Citicoline – alias cytidine-5′-disphosphocholine – is a legal smart drug; it’s a precursor of phosphatidylcholine and acetylcholine. According to an animal study published in Turkish Neurosurgery, citicoline stimulates the recovery of damaged nerves. And reading the study makes you wonder what other interesting neurological effects citicoline might have…
Since scientists discovered that phosphatidylcholine is a building block for brain and nerve cell membranes, they’ve been studying the effect of supplementation with the substance or its analogues. One of the questions is whether a supplement or a functional food containing these substances can prevent or delay mental decline that occurs as a result of aging or diseases such as Alzheimer’s.
Researchers at Uludag University in Turkey examined a different aspect of citicoline. They cut through the sciatic nerve in the paw of rats, sewed it together again and then monitored the healing process in the ensuing 12 weeks.
Three experimental groups of rats were injected in their small intestine with doses of 300, 600 and 900 mmol citicoline per kg bodyweight just before and immediately after the surgery took place. A control group was given saline solution injections.
One of the methods that the researchers used to measure recovery was to spread ink on the rats’ paws and then get the animals to walk over white paper. If the sciatic nerve is not functioning properly the rats are unable to contract the muscles in their paws and their paw print will be longer than normal. They are the rat equivalent of flat-footed.
Citicoline speeds up damaged nerve recovery
You can measure how recovery is progressing by comparing the print made by a healthy paw with that made by a damaged paw. From this you can then calculate the sciatic functional index.
The higher the dose of citicoline, the faster that rats regained control over the muscles in their paw, as you can see in the figure below.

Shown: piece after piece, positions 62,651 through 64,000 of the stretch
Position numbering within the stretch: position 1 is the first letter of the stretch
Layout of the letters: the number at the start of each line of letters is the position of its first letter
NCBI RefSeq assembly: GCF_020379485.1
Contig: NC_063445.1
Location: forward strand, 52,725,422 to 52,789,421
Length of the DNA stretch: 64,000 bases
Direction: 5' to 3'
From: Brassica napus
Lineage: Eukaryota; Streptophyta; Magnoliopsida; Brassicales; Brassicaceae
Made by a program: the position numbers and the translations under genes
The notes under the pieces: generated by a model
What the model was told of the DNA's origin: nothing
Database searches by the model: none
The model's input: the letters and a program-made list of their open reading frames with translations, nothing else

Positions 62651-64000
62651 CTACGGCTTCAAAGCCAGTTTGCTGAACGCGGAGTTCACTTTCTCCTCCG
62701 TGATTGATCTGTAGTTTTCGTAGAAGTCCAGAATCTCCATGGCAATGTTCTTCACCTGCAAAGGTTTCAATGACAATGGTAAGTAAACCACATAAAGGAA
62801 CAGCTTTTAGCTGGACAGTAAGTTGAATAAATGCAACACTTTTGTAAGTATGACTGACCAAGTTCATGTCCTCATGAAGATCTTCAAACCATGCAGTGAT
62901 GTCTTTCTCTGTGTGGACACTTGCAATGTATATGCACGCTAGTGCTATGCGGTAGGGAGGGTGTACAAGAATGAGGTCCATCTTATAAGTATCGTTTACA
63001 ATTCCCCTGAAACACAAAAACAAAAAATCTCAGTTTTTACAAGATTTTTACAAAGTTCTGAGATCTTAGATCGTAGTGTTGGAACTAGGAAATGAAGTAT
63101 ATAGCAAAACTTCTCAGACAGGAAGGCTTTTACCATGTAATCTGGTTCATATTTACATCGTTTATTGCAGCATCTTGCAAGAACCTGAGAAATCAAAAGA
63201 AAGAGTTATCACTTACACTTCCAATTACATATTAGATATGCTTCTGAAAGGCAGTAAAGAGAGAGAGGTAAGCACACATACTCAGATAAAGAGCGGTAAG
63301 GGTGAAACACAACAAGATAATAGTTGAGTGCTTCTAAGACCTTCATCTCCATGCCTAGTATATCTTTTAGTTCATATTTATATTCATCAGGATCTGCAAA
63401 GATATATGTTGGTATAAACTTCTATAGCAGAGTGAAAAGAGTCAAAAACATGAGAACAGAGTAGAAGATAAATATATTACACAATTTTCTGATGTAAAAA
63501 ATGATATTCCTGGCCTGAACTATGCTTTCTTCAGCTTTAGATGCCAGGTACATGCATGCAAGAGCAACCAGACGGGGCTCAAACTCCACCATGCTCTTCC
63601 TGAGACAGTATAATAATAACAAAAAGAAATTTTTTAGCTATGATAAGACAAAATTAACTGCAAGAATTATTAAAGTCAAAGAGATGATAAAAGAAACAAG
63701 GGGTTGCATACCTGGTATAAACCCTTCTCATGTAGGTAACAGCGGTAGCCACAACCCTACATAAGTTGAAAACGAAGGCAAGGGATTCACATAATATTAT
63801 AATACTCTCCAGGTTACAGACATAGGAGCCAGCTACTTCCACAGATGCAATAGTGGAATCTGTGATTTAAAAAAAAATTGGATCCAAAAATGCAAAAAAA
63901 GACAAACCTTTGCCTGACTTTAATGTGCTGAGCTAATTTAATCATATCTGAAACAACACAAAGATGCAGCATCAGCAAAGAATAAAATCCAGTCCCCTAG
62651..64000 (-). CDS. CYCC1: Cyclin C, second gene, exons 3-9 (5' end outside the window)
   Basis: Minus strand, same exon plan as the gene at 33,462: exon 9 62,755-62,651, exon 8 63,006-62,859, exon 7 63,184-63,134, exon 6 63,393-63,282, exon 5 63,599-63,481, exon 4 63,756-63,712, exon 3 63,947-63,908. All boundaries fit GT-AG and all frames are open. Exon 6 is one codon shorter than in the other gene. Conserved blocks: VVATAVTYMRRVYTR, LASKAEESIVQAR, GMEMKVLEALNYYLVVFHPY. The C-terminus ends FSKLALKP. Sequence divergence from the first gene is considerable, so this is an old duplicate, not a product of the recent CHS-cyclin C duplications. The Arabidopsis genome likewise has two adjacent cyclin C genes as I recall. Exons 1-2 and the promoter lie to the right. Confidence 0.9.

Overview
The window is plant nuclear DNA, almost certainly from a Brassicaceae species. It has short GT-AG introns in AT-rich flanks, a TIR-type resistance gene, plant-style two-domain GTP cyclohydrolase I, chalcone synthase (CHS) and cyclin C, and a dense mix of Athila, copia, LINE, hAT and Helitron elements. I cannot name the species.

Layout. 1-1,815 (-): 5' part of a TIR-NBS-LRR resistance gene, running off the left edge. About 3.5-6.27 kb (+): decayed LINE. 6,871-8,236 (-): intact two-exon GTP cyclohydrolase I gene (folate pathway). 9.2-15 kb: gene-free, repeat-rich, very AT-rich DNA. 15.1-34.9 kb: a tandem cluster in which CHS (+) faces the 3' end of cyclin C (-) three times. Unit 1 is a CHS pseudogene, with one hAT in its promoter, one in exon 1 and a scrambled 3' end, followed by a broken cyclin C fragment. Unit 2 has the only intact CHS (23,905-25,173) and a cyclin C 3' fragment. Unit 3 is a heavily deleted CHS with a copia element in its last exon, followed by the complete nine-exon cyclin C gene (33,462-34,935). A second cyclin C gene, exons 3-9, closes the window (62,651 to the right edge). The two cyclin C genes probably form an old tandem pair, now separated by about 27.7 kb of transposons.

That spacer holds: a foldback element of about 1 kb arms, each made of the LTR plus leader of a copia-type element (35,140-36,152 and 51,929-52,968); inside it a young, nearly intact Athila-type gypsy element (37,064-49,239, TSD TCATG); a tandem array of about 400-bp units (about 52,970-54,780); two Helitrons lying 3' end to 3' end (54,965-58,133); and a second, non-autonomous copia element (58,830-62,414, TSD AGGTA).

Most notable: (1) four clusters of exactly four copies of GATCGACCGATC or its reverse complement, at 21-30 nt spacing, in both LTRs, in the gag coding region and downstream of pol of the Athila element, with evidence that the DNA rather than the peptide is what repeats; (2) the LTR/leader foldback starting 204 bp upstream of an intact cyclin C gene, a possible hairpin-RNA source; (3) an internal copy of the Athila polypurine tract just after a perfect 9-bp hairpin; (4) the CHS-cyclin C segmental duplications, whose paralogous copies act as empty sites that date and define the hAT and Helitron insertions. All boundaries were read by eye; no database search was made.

The researchers also measured the speed with which electrical impulses travelled along the recovering nerve pathways. The figure above shows that impulses were transmitted faster the more citicoline the rats had had.
Under the microscope the researchers saw that the highest dose of citicoline actually led to an increase in the number of axons in the nerve pathway. All doses reduced the formation of scar tissue in the nerves.
“Future studies are required to further reveal the mechanisms by which citicoline proves beneficial in peripheral nerve damage”, the researchers conclude.
During the process of learning brain cells make new connections. This is the way that they store information. The processes that take place in our brain when we are learning resemble what happens when a severed nerve is recovering.
Might citicoline also boost learning performance?
Investigation of the dose-dependency of citicoline effects on nerve regeneration and functional recovery in a rat model of sciatic nerve injury.
The aim of this study was to investigate the dose dependence of citicoline’s previously-reported effects on recovery of peripheral nerve injury.
Right sciatic nerves of sixty adult female Wistar Albino rats were incised and primary anastomosis was performed. Rats were then divided into four groups: Control group received 2 ml of saline intraperitoneally, while rats in C-300, C-600 and C-900 groups received 300 ?mol/kg, 600 ?mol/kg and 900 ?mol/kg citicoline dissolved in 2 ml saline, respectively. Rats were tested for sciatic functional index (SFI) on the 4th, 8th and 12th weeks and electrophysiological recordings were obtained on the 12th week. Rats were then sacrificed to investigate nerve adhesions and perform histomorphological examinations.
Our results showed that rats in C-600 and C-900 groups had significantly lesser neural adhesion and greater SFI and electrophysiological score than those in the Control and C-300 groups (p < 0.05). Mean density and total number of functionally myelinated axons were significantly increased in C-900 group, while perineural scar tissue formation was reduced in all citicoline-treated groups. CONCLUSION: We conclude that citicoline exhibits dose-dependent effects on axonal regeneration and recovery without scar formation in a rat model of peripheral nerve incision and primary anastomosis. PMID: 24535792 [PubMed - in process] Source: http://www.ncbi.nlm.nih.gov/pubmed/24535792